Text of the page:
December 25, 2011 12:29:00 PM
A reader emailed to ask if I was going to do a Christmas lights tour this year. I wrote back saying I wasn't (regrettably) and suggested some tried-and-true routes she could drive and be assured of seeing impressive holiday lights.
She could do by car what my daughter and I did on foot on a warm night earlier in the week. We took a walking light tour on Southside. Just south of what was Fuqua's Grocery on 11th Street, Sarah Smith and a young man were putting on the finishing touches to an impressive Christmas array. There we turned east on 11th Avenue and walked past Turner and Audra Jackson's place. On the opposite side of that block, at 820 10th Ave. S., is the home of Lizzie Clemmons, the doyenne of Christmas decor, at least on Southside. Lizzie's yard is always impressive.
Lizzie's Northside counterpart is Idella Bankhead, whose house on 16th Avenue North near the Sunflower just off Military is always bedecked with lights and guarded by a troop of inflatables this time of year. Idella said she did all the decorating herself. "I'm hanging in there," the 66-year-old mother of eight said Friday afternoon. "I'll be 67 on New Year's," she said.
We wandered aimlessly on our walk, which is what I suggested the woman do who asked about the tour. I encouraged her to ride out to Caledonia by way of Military and Wolf roads. A friend called the display of lights across from (and what will be again ) the Cal-City Grocery in Caledonia ridiculous.
After exploring Caledonia, backtrack down Wolf Road. Rather than going all the way back to Military, take a right on Cherokee -- that's the intersection where the Gilmer boys have a watermelon stand in July. Stay on Cherokee, which at Jess Lyons becomes Ridge. At Spivey, you can go right and cruise down to Ben Morgan Road, but be careful for the deer. This time of year that strip is known as White Deer Lane.
Be sure, though, to turn around and get back on Ridge. In the flat area where all the churches are, Greg Blaugh and Sue Miller have made a not so subtle holiday statement at 2575 Ridge Road. You can't miss it; 33,200 lights mark the spot, says to Greg, who when I happened by Friday night, was standing in his driveway shooting video of his creation.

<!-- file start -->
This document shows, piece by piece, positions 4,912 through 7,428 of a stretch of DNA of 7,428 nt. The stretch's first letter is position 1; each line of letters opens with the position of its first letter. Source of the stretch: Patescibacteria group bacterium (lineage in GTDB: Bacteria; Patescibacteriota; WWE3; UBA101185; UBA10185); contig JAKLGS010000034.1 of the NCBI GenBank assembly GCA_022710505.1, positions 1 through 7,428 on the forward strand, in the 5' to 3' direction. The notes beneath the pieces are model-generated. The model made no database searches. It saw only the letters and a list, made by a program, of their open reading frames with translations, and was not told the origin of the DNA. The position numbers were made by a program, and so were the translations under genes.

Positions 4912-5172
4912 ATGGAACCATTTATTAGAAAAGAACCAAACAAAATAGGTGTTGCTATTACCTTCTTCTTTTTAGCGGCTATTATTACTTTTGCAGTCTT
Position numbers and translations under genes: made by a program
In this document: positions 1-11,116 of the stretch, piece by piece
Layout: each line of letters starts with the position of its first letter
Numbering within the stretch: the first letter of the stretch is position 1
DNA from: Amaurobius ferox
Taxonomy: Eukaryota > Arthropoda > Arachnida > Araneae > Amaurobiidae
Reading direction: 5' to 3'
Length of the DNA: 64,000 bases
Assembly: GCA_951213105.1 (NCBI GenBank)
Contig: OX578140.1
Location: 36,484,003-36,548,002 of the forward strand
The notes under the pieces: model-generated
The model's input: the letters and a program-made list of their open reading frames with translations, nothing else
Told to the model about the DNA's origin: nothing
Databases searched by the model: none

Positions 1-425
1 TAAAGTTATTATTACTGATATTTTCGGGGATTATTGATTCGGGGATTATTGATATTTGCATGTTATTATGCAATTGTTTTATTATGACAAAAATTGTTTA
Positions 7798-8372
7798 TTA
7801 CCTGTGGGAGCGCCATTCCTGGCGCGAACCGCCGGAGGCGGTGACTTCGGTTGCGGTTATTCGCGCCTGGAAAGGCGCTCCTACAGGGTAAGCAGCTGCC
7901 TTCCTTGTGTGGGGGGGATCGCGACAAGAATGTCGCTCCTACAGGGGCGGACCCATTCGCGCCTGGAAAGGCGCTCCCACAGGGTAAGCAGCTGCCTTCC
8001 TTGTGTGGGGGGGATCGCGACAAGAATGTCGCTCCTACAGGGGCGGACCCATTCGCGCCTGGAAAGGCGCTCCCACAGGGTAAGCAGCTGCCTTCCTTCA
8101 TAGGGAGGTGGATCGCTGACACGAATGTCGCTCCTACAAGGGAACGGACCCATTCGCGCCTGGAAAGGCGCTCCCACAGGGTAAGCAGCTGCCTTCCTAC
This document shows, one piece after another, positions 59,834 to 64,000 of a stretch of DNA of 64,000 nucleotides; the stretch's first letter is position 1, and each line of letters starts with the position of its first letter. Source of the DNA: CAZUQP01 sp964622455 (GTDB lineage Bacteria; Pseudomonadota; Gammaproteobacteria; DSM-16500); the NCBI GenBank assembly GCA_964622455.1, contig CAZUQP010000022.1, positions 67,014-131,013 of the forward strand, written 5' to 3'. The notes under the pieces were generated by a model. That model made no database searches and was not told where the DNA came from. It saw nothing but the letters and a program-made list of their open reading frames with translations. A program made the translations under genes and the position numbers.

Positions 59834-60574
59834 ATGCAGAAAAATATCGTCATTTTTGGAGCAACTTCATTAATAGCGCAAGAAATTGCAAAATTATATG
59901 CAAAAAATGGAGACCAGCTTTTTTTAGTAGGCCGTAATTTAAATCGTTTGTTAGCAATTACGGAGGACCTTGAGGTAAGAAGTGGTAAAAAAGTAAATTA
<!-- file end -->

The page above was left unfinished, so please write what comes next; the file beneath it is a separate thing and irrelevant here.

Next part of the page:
"It wasn't supposed to go this far," said Blaugh, who grew up in Pontiac, Mich., and owns GTS Transmissions.
It's gone so far Blaugh has to use a 5,000-watt generator to power his Christmas lights. Otherwise his bathroom lights go dim.
"It's going to be bigger next year," Blaugh promised.
If you're of the mind to go to West Point, take a left on Eshman as you enter town on Highway 50. Drive past West Point High and go right on Churchill. Shortly thereafter you'll come to Eddie Lantz's "The Hill" on the left.
Lantz's mother, Evelyn, describes her son as a "49-year-old child who loves Christmas."
For 20 years or so Lantz has been adding lights to his hillside array.
"Folks are always worried about my electric bill," Lantz says. "As soon as the first kid says, 'I love it,' it's all worthwhile."
One of the most surprising and unassuming Christmas displays can be found on Broad Street in West Point across from Southern Ionics. There J.B. and Curt Kisner replace and repair mufflers and radiators in a battered metal building. For years they have kept at the southwest corner of the building a six-foot-high pile of rusting mufflers and radiators that serves no apparent purpose. That changes in December when the Kisners cover that heap of rusting metal with Christmas lights. It is so incongruous and so unexpected, you can't help but burst out laughing when you see first it.
Here's hoping you find lots to laugh about this holiday season.
Birney Imes III is the Editor and Publisher of The Dispatch.
1. Our View: Saying goodbye to an old friend DISPATCH EDITORIALS
2. Patrick Buchanan: Why Russia resents us NATIONAL COLUMNS
4. Editorial cartoon for 5-3-16 NATIONAL COLUMNS
5. Froma Harrop: Our sick drug business NATIONAL COLUMNS